I’m going to turn on the headphones link so we can activate the link preview. Turn up channel 5. This is your headphones, and I’m gonna hold and you can scrub through it,  you can scroll down and just preview your other tracks, mind you you can do this while that player is actually playing. I also realized that this is kind of a dual-layer function.

The link preview is actually a practical use of being able to play more than one track at a time, from one player, using the other side as a way to listen to tracks before you load them. With this headphone connectivity trick that I put together, I was also able to use it as a way to trigger samples. What’s cool is with the link preview doesn’t violate that design aesthetic of one function for one button or one function, for one feature. Link preview and touchscreen are two new features that you can use in a pro DJ link setup.

Song loading time

Let’s talk about the loading time of songs. Thanks to the new micro processing unit load speeds of tracks including tracks with 8 hot cues are 4 to 5 times faster than the previous CDJ 2000 nexus 2. I was just curious I wanted to see what the CDJ 1000 mark ii would be like compared to the 3000. I’m not even sure if the 1000 mark ii would be similar to the 2000 nexus 2 or if it’s a little slower.

This was for fun because the CDJ 1000 mark II was the only one I have but it does have a similar load time to the 2000 nexus 2. I’m not going to do the 900 nexus because it doesn’t have hot cues on it so load time would be a little different.

Sound quality/DAC

Let’s talk about the sound quality of the CDJ 3000. It has a new digital to analog converter and used along with the new MPU it is capable of upconverting your audio files from 44.1-kilohertz sample rate and 16 bit to 96 kilohertz and 32 bit. It’s literally like the technology out there that can turn a standard definition DVD quality video and upconvert it to 4k.

Some of the other technology that interpolates a low frame rate is 24 frames per second video and brings it up to 60 frames per second. On the CDJ-3000 it’s basically the audio version of that technology. Dare I say the sound of your audio files going into the CDJ 3000 and being played back from it will actually sound better than how they originally are. Better is a subjective term.

What does that exactly mean?

It might not be obvious on small speakers in a bedroom DJ setup. It’ll be a little bit more clear in a studio setup with good high-fidelity studio monitors. In a proper large speaker system like maybe say something with the XY series speakers, there’s a huge clarity difference that makes the audio sound more pleasant to the listener while having better instrument separation.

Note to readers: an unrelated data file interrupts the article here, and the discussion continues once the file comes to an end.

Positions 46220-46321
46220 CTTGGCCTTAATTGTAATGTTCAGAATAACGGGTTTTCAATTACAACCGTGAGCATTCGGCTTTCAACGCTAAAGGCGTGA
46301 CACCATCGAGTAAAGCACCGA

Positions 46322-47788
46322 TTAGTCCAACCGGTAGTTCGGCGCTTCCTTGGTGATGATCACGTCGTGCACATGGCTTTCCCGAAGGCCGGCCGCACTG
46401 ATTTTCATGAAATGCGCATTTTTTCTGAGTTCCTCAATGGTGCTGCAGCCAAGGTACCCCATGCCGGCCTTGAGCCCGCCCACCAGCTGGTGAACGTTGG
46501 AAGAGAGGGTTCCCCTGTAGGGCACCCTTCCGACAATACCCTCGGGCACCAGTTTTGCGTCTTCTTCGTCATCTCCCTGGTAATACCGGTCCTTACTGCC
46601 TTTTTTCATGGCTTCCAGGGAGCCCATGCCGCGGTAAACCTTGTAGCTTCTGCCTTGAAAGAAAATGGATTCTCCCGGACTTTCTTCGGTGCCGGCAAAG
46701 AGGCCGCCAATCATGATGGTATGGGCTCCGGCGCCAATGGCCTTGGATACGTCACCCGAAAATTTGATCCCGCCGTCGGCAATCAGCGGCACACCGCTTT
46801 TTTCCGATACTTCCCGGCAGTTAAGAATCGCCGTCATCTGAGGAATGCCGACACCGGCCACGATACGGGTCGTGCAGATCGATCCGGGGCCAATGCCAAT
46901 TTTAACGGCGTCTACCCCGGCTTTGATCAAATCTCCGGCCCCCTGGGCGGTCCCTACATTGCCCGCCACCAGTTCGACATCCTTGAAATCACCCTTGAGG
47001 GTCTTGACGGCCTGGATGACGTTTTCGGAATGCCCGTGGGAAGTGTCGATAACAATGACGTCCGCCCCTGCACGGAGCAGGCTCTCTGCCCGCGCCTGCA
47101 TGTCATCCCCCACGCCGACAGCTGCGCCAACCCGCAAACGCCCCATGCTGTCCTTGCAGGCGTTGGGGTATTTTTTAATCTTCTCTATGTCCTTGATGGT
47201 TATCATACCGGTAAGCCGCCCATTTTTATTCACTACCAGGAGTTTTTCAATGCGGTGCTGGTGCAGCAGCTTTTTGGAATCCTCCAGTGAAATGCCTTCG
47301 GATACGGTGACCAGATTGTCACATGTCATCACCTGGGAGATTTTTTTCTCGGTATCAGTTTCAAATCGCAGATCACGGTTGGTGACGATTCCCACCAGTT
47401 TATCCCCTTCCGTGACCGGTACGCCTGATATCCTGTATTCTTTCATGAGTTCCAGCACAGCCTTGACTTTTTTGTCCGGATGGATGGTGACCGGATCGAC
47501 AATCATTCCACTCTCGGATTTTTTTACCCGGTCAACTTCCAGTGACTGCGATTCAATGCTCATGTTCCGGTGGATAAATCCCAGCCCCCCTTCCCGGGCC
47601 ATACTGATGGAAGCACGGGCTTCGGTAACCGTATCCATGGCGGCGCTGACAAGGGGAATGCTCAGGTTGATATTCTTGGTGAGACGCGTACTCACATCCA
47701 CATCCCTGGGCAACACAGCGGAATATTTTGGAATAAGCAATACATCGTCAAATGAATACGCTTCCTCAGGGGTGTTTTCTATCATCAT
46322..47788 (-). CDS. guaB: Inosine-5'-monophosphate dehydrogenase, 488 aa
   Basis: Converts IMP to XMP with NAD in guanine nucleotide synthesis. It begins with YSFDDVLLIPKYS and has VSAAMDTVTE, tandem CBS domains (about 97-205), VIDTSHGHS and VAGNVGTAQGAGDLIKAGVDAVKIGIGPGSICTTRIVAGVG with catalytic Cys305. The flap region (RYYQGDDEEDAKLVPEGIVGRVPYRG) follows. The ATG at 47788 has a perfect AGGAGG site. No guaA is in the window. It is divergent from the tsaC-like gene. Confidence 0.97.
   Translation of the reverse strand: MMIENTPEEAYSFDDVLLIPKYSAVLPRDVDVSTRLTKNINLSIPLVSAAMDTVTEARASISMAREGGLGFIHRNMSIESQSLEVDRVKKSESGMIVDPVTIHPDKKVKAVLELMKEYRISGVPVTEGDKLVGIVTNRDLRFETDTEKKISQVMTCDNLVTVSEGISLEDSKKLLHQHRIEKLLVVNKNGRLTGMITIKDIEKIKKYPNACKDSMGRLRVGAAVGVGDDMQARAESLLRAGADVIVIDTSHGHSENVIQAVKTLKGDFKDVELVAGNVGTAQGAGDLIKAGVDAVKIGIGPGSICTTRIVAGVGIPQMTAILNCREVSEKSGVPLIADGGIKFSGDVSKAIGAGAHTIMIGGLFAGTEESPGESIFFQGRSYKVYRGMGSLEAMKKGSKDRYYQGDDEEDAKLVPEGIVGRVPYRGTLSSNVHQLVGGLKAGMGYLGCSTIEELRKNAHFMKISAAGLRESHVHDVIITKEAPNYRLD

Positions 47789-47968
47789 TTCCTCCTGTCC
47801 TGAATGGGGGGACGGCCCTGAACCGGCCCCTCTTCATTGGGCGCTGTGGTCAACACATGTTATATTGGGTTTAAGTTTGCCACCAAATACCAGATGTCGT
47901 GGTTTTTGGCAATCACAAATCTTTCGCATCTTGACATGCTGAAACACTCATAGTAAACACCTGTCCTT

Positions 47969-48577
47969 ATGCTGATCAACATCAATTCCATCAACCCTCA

Because of that, there have been improvements even to the key lock function which is called the master tempo on CDJs. The resolution of the time stretching of the master tempo is so much more accurate than you can get more extreme tempo changes and it sounds a lot cleaner.

Not too huge of a difference in the plus which I typically expect. Let’s do the extreme -16 and try this out. I hear a bigger difference at -16, I hear a little bit of a bit crushed sound when it’s stretching at -16 on the CDJ 1000 mark II, which is normal when you’re doing time stretching with the master tempo. It sounds a little bit more filled out on the CDJ 3000 and it makes me curious so I want to take this down to -25 and see if we can hear a difference. At -70 there’s like a little bit of a high-frequency noise because you’re hearing the sample separation when it’s doing the time stretching but you hear it being filled out.

Not saying that it sounds good at minus 70 I don’t expect anybody to be playing -70, I hope not. You can hear that it’s filling out those spots so you’re not getting that weird little noise that happens when you’re pulling the tempo down. It just shows how well the master tempo is working on the CDJ 3000.

Included accessories

let me show you some of the things that it comes with. It comes with a really well shielded digital cable, that’s now in the box so you don’t have to go out and get one as you did before. There is no reason to be using the RCA when you’re playing standalone unless you’re using a mixer that doesn’t have digital inputs.

It comes with a locking IEC cable it locks the player to the plug so that it doesn’t pull out easily. We know in a festival stage CDJs get moved around a lot, you never know if you’re starting to loosen it up and just a little bit of vibration from the subwoofers could completely unplug it.

It’s not going to come off because it’s locked on there and what’s cool is that it’s yellow so you know which side is up and I noticed that when I was putting this back together I was like oh that was simple.